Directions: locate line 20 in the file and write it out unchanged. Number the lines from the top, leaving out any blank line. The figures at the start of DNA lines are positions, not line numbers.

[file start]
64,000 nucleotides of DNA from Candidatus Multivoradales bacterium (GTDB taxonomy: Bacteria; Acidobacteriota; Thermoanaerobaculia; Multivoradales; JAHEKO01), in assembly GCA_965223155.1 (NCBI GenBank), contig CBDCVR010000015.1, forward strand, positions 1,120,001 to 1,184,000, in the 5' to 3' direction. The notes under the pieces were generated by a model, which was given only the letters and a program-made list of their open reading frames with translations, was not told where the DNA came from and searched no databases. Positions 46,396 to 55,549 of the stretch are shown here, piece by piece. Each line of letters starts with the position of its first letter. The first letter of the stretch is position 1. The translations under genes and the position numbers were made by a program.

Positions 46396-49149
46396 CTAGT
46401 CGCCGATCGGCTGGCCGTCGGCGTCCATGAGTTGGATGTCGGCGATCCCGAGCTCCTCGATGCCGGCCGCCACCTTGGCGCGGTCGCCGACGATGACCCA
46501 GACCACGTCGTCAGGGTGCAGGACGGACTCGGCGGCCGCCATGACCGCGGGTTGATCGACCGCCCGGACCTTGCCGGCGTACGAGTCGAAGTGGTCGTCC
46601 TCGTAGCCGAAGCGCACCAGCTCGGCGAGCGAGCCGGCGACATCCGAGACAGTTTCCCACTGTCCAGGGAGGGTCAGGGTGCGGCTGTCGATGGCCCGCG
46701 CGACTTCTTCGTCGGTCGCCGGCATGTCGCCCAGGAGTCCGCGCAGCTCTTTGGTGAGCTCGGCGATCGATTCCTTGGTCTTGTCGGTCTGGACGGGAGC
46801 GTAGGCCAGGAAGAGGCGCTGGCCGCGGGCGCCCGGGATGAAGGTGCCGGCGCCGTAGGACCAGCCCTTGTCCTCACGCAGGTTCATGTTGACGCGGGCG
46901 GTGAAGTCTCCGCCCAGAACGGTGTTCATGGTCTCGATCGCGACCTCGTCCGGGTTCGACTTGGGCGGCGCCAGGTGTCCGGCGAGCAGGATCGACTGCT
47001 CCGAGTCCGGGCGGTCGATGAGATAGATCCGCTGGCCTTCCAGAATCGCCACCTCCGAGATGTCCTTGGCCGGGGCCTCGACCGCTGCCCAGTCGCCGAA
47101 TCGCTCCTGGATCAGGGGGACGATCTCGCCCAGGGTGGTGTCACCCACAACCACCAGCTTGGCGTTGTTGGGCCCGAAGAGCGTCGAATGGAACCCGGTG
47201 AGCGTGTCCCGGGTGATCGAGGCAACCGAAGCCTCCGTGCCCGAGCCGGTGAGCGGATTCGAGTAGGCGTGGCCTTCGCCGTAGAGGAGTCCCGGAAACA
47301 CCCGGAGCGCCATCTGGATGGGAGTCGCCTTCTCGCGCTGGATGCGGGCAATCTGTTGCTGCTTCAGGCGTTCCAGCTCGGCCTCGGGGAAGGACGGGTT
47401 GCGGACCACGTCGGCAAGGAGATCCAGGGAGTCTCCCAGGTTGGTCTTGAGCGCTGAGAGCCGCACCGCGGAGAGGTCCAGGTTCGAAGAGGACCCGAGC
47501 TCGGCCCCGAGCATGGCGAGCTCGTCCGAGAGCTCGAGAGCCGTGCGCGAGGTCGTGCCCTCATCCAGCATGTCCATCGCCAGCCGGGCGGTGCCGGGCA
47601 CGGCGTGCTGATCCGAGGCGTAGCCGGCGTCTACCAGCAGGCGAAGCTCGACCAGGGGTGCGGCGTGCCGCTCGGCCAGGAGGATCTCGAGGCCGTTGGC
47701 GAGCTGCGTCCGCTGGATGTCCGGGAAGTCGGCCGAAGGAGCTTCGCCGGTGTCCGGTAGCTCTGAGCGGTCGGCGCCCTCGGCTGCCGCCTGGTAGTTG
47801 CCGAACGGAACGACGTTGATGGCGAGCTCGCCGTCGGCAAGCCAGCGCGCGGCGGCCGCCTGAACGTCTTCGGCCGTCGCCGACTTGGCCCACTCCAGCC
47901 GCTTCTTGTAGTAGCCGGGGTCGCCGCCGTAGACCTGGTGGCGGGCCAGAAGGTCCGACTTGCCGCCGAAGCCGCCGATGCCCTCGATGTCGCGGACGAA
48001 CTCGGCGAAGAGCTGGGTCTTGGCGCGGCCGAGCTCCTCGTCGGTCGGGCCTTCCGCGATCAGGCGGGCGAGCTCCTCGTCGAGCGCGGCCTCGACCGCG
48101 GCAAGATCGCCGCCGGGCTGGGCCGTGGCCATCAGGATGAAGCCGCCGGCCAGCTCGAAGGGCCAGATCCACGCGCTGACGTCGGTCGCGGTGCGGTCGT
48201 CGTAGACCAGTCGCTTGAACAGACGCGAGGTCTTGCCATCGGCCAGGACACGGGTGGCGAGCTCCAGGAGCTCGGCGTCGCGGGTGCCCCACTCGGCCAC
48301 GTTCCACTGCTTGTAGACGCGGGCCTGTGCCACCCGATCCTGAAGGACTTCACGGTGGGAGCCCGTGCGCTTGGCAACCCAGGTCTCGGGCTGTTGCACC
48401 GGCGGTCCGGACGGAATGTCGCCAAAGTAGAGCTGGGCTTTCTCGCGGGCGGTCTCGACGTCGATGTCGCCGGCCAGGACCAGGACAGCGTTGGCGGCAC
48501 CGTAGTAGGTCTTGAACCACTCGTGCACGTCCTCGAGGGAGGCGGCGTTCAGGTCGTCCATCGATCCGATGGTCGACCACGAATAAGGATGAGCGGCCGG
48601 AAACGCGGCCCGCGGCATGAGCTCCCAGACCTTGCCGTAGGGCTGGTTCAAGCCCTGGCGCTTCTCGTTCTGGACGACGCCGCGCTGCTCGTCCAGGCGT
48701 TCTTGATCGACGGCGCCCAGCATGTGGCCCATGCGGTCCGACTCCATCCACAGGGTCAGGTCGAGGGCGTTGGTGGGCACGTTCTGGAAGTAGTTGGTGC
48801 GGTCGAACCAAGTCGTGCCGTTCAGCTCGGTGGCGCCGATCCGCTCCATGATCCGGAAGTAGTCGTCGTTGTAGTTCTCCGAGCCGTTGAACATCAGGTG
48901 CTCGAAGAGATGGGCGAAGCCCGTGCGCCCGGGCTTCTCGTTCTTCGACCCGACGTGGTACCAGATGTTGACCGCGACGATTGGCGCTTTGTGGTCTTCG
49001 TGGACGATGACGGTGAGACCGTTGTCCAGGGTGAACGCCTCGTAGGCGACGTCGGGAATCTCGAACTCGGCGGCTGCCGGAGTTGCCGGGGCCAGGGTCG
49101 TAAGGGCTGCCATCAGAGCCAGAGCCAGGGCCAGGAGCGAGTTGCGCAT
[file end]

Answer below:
48001 CTCGGCGAAGAGCTGGGTCTTGGCGCGGCCGAGCTCCTCGTCGGTCGGGCCTTCCGCGATCAGGCGGGCGAGCTCCTCGTCGAGCGCGGCCTCGACCGCG